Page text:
Credits: Chanakya Forum
Nepal and India are two countries bound together in a complex web of linkages and contiguities that span across civilisational, historical, sociocultural, economic, geostrategic, and political terrains.
The bedrock of the Nepal-India ‘unique’ relationship lies in the 1950 Indo-Nepal Treaty of Peace and Friendship that acknowledges mutual ancient relations and intends to take them to greater heights. India has played an important role in all the major political transitions of Nepal such as overthrowing the Rana regime in 1951, the introduction of democracy in 1959, the reintroduction of democracy in 1990, bringing Maoists to mainstream politics through the Comprehensive Peace Accord in 2007, and others. It is also Nepal’s largest security provider and the country that stands together in times of need.
Both countries have a longstanding relationship in trade and commerce. India is Nepal’s largest trading partner both in terms of import and export trade, where India accounts for over two-third of Nepal’s merchandise trade, about one-third of trade in services, one-third of foreign direct investments, 100% of petroleum supplies, and a significant share of inward remittances on account of pensioners, professionals and workers working in India. Similarly, the security interests of Nepal and India overlap as they enjoy an open border which allows free movement of people, making it special and exceptional. However, in recent times, China is working to expand its influence in Nepal leading to competition with India.
India-China Competition for Influence in Nepal
With the changing geopolitical landscape of South Asia, Chinese interests and their policies in Nepal have also changed. In the past, Chinese interests in Nepal were limited to safeguarding their own security from issues emanating from Tibet and bringing some economic gains through bilateral trade. However, in recent times, China wants to gradually dilute India’s pre-eminent position in Nepal by increasing its influence. Hence, China has adopted a proactive and interventionist policy in Nepal unlike their ‘pro-establishment’ policy of the past.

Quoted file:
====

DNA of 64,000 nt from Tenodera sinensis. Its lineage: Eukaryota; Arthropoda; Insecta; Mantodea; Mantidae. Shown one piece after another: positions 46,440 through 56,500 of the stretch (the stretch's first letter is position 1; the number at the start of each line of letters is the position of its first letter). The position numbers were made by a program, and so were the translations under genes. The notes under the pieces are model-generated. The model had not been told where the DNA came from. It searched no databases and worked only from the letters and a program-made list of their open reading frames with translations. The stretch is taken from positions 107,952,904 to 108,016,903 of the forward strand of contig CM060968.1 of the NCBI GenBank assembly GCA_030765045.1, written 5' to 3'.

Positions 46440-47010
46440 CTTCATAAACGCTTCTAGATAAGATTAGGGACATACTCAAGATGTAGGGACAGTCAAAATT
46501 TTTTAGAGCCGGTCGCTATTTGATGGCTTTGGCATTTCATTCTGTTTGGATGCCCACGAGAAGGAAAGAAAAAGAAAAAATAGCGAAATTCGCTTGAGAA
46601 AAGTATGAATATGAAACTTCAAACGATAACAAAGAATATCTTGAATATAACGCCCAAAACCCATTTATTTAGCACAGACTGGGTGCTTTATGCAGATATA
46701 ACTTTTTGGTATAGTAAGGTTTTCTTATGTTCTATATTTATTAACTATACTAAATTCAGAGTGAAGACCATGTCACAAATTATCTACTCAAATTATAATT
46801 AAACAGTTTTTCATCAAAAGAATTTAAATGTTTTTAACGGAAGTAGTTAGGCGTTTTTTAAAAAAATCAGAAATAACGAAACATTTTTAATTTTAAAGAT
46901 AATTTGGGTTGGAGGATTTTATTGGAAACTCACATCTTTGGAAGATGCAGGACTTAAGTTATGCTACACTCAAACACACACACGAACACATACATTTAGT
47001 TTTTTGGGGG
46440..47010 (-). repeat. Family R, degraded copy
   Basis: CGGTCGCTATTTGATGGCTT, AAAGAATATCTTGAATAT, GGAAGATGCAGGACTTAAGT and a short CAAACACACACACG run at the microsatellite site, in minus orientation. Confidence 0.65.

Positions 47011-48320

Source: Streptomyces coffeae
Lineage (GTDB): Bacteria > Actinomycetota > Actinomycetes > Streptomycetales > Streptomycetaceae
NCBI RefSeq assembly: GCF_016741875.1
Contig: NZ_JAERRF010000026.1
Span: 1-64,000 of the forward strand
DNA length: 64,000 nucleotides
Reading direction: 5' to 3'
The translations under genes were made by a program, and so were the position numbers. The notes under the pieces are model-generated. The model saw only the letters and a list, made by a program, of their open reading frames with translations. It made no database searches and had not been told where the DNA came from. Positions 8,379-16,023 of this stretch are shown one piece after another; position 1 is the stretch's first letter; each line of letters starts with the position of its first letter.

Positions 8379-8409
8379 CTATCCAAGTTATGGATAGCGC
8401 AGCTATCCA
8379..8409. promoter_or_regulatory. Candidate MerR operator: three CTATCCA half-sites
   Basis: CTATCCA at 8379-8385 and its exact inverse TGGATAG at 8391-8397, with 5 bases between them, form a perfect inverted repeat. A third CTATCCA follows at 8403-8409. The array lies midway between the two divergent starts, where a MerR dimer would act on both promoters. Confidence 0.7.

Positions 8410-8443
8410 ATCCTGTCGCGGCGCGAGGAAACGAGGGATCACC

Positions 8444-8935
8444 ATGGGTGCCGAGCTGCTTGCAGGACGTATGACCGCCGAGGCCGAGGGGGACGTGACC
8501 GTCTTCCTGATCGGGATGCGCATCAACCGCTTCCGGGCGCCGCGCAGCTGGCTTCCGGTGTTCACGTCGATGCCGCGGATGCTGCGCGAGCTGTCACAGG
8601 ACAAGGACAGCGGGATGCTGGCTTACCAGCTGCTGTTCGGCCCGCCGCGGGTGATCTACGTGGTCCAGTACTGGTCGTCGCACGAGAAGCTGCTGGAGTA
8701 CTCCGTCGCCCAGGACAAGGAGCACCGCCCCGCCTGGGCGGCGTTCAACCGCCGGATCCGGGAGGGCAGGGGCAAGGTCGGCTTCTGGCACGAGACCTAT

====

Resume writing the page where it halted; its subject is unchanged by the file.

Traditionally, India has been the major country to provide for the development needs of Nepal such as Tribhuvan Airport, Tribhuvan Highway, Tribhuvan University, and several roads, irrigation projects, power and water supply projects, and others. But in recent times, China has also intensified its engagement in Nepal for influence through connectivity and mega development projects. It has constructed convention centres, hospitals, highways and others. It has also conducted the feasibility study to connect Kathmandu, Pokhara and Lumbini of Nepal with its Qinghai Railway, which connects Beijing and Shigatse through Lhasa. This comes at a time when India is working to extend its railway connectivity to six points along the India-Nepal border in Nepal – namely – Raxaul in India with Birgunj in Nepal, Jogbani in India with Biratnagar in Nepal, Jayanagar in India with Bardibas in Nepal, Nautanwa in India with Nepalgunj in Nepal, and New Jalpaiguri in India with Kakarbhitta in Nepal.
In April 2018, India proposed to connect Raxaul of India and Kathmandu through an electrified rail line with Indian assistance. On the other hand, China is aggressively expanding its air connectivity in Nepal. Nepal is connected to Beijing, Shanghai, Lhasa, Guangzhou, Kunming, Chengdu and Xi’an via air while very few cities of India are connected by air, namely Delhi, Kolkata, Mumbai and occasional flights to Varanasi and Bangalore. With the inauguration of two new international airports at Pokhara and Lumbini, it is believed that more Chinese cities will be connected to Nepal in the coming days.